In other news from the institute, in a New Zealand first, Hugh Green Flow Cytometry Fellow and head of research technology at the Malaghan Institute, Kylie Price, has become the first Kiwi to be elected to the International Society for the Advancement of Cytometry council.

Ongoing commitment brings depth and breadth to independent health research

June 2018: A robust review of independent research organisations (IROs) receiving funding from the Health Research Council of New Zealand (HRC) has driven home the benefits of long-term stable investment in health research. The mid-term review that’s just taken place was part of a seven-year agreement between the HRC and four IROs. These are organisations that are recognised by the government for doing work that’s nationally significant and deserving of more stable backing. The IROs include IRANZ members the Malaghan Institute and the Medical Research Institute of New Zealand.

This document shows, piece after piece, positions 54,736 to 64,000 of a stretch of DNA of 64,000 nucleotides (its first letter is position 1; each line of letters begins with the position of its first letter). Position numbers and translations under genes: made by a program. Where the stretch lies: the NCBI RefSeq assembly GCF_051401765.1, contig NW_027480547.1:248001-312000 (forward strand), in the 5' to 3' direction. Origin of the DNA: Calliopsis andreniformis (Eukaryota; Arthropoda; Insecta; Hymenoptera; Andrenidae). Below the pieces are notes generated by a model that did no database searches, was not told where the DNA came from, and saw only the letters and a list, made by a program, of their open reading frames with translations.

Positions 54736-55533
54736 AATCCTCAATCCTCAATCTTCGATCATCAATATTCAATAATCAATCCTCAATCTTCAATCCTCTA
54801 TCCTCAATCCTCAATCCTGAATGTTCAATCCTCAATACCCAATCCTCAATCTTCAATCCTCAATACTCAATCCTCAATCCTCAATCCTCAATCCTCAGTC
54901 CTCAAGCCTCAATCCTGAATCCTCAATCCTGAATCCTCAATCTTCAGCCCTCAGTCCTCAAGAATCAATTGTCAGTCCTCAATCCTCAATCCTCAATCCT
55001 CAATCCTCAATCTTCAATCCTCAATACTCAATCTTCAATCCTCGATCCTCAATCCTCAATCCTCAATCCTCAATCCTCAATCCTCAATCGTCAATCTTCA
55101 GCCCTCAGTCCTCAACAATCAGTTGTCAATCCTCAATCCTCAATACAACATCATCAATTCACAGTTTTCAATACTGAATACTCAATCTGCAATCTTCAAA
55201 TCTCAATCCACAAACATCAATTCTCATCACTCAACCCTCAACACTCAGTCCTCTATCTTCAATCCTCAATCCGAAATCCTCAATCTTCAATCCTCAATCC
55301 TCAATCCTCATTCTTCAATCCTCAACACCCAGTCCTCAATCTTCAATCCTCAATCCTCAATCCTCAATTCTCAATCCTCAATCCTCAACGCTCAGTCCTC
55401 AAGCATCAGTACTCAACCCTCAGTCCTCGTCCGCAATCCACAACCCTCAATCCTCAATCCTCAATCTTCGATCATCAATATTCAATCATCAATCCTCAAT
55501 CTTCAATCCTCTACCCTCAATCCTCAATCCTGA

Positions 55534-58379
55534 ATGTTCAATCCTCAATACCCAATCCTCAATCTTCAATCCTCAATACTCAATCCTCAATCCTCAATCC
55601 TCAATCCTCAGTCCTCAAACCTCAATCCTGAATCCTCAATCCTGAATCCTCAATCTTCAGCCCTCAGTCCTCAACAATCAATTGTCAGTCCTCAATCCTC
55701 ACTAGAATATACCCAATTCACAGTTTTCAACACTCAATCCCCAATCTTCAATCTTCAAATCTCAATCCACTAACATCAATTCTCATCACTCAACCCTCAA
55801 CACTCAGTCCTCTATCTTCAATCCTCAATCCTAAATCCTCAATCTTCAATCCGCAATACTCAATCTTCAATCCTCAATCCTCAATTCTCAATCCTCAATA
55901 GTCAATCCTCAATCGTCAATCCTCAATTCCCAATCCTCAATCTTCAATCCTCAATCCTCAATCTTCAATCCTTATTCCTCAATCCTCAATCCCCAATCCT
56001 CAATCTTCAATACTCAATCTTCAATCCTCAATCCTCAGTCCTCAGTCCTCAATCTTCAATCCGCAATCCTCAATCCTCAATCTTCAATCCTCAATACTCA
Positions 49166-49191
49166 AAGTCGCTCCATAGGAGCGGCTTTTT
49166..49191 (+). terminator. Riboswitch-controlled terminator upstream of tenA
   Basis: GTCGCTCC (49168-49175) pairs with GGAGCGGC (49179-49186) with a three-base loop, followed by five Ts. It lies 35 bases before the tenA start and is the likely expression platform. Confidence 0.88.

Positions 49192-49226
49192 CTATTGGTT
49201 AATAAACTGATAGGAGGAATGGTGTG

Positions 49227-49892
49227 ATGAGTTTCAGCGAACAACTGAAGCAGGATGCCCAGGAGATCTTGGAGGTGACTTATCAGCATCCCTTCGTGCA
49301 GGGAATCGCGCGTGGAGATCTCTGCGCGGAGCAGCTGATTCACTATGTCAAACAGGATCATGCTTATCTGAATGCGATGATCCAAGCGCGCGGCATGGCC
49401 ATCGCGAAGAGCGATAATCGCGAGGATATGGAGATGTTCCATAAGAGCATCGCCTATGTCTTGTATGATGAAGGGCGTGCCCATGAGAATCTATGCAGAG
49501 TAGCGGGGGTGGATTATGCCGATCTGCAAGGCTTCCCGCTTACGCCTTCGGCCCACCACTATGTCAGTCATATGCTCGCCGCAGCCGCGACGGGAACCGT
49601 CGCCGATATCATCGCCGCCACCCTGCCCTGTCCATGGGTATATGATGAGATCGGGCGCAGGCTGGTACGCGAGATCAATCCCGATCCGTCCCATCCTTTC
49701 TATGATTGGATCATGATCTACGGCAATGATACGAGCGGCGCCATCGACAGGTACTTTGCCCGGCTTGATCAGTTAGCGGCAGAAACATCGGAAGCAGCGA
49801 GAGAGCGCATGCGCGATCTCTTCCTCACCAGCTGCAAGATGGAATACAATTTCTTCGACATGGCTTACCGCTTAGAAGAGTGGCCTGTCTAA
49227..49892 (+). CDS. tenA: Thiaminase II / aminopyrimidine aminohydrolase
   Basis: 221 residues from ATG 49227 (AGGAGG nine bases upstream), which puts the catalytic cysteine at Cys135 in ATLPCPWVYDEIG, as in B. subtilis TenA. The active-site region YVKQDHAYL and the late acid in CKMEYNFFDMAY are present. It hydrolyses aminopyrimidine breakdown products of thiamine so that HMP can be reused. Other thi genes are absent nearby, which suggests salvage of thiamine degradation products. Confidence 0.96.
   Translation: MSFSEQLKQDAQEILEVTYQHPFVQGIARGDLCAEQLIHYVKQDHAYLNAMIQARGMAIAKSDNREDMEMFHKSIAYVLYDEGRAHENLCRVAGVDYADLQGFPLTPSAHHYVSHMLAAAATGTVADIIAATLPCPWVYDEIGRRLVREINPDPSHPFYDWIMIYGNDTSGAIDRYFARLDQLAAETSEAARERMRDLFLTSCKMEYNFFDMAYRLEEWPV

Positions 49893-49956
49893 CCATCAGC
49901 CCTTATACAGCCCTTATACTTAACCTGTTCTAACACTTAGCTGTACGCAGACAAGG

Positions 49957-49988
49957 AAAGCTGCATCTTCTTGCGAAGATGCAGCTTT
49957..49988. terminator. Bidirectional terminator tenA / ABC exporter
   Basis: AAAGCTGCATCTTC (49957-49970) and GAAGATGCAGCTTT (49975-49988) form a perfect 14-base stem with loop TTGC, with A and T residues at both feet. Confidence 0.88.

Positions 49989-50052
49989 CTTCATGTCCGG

Cawthron innovation delivers more accurate results faster

June 2018: Cawthron Analytical Services are leading the way in the freshwater testing space by developing methods that deliver more accurate results with faster turnaround times.

“Environmental data is hugely important to local government and we’re seeing ever-greater demand for our laboratory services” says Catherine Moisan, Cawthron’s Natural Toxins Section Head. Because toxic algae present a public health risk and testing for freshwater toxins is complex, innovations that deliver results more quickly are well received.

Aqualinc research shows groundwater’s contribution to Christchurch’s liquefaction